mass production

Machinery used for making pulley-blocks at the RoyalDockyard, Portsmouth

Figure 1. The machinery that was set up in the Royal Dockyard at Portsmouth was the first instance of the use of mass production of interchangeable parts with machine tools. The machines were so well designed and built that several of them were still in use in the 1950s. The total saving in the first year was £24,000 of which the inventor, Marc Isambard Brunel received £17,000.

1873 Colt revolver

Figure 2. The 1873 Colt revolver is still being made today. Colonel Samuel Colt (1814–1862) was the first mass-producer of firearms. His revolvers had single-action mechanisms and therefore had to be cocked before firing. They were first supplied in .44-inch caliber to the US Army after the Mexican War (1846–1848).

Model T Ford

Figure 3. The Model T Ford was first manufactured in 1908.Fifteen million cars were sold during its 19 years of production. With the Model T, mass production could be said to have come of age.

Mass production is the production of large numbers of identical objects, usually by use of mechanization. The root of mass production is the assembly line, essentially a conveyor belt which transports the product so that each worker or robot may perform a single function on it (e.g., add a component). The advantages of mass production are cheapness and speed; the disadvantages are the lack of job satisfaction for the workers and the resultant numerical control machines.


History of the factory system

Underlying the organization of a factory is the principle of the division of labor, formulated by Adam Smith (1723–1790) in his book The Wealth of Nation (1776), in which he described methods used to make pins. In Europe the factory system became firmly established for the making of cloth in the seventeenth century. The process was subdivided into carding, spinning,and weaving, sometimes with many machines in one factory. Even so, factory production accounted for only a small proportion of the total output of cloth.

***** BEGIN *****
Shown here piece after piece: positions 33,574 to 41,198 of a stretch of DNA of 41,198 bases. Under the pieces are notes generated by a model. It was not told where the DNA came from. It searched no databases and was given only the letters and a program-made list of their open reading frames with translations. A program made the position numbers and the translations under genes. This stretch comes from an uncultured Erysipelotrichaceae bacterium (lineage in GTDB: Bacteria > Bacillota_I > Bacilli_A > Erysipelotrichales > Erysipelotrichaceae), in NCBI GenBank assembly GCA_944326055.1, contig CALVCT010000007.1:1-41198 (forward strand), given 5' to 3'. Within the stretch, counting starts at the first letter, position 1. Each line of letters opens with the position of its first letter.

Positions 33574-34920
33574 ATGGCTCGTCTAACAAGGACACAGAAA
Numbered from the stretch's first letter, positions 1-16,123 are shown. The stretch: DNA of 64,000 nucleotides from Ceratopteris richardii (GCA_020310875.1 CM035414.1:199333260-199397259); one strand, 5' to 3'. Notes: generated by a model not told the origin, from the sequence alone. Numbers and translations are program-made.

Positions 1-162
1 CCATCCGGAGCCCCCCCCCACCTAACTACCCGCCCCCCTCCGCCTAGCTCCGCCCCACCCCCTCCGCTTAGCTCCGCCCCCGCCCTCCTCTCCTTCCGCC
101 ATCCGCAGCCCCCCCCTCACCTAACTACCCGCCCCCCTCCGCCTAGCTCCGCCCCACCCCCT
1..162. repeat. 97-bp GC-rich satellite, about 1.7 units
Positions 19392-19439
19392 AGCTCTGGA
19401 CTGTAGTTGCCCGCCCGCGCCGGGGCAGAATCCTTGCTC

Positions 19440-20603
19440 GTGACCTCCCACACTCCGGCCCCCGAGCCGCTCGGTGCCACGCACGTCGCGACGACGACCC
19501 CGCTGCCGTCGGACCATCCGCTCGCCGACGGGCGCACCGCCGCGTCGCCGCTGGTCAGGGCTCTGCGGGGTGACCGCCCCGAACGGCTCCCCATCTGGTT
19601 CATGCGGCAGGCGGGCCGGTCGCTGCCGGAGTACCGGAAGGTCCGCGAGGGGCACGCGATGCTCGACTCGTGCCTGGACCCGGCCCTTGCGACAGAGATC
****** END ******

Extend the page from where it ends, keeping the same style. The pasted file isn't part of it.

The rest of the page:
A decisive step came with the design and manufacture of machinery with standardized interchangeable parts. In 1803 Marc Isambard Brunel designed machinery with interchangeable parts for making pulley-blocks for the Portsmouth naval dockyard (Figure 1). The machinery was manufactured by Henry Maudsley and there were 45 machines of 22 different kinds. By 1807 the machinery was capable of supplying the entire pulley-block requirements of the Royal navy and by 1808 there was a yearly production rate of 130,000 blocks.


in 1798, US inventor Eli Whitney introduced mass production when he was given the contract to make 10,000 guns for the US Army (Figure 2). Whitney built machinery to make identical parts for all the guns, so that all the components could be produced quickly and were guaranteed to fit. It also meant that damaged parts could be replaced with standard spares. The assembly line, with a conveyor belt carrying the work through a series of assembly areas, is another feature of mass-production processes. In 1912 Henry Ford used this system in Detroit for the mass production of his Model T car (Figure 3). Many modern mass-production processes depend on computer control of machines, including robots.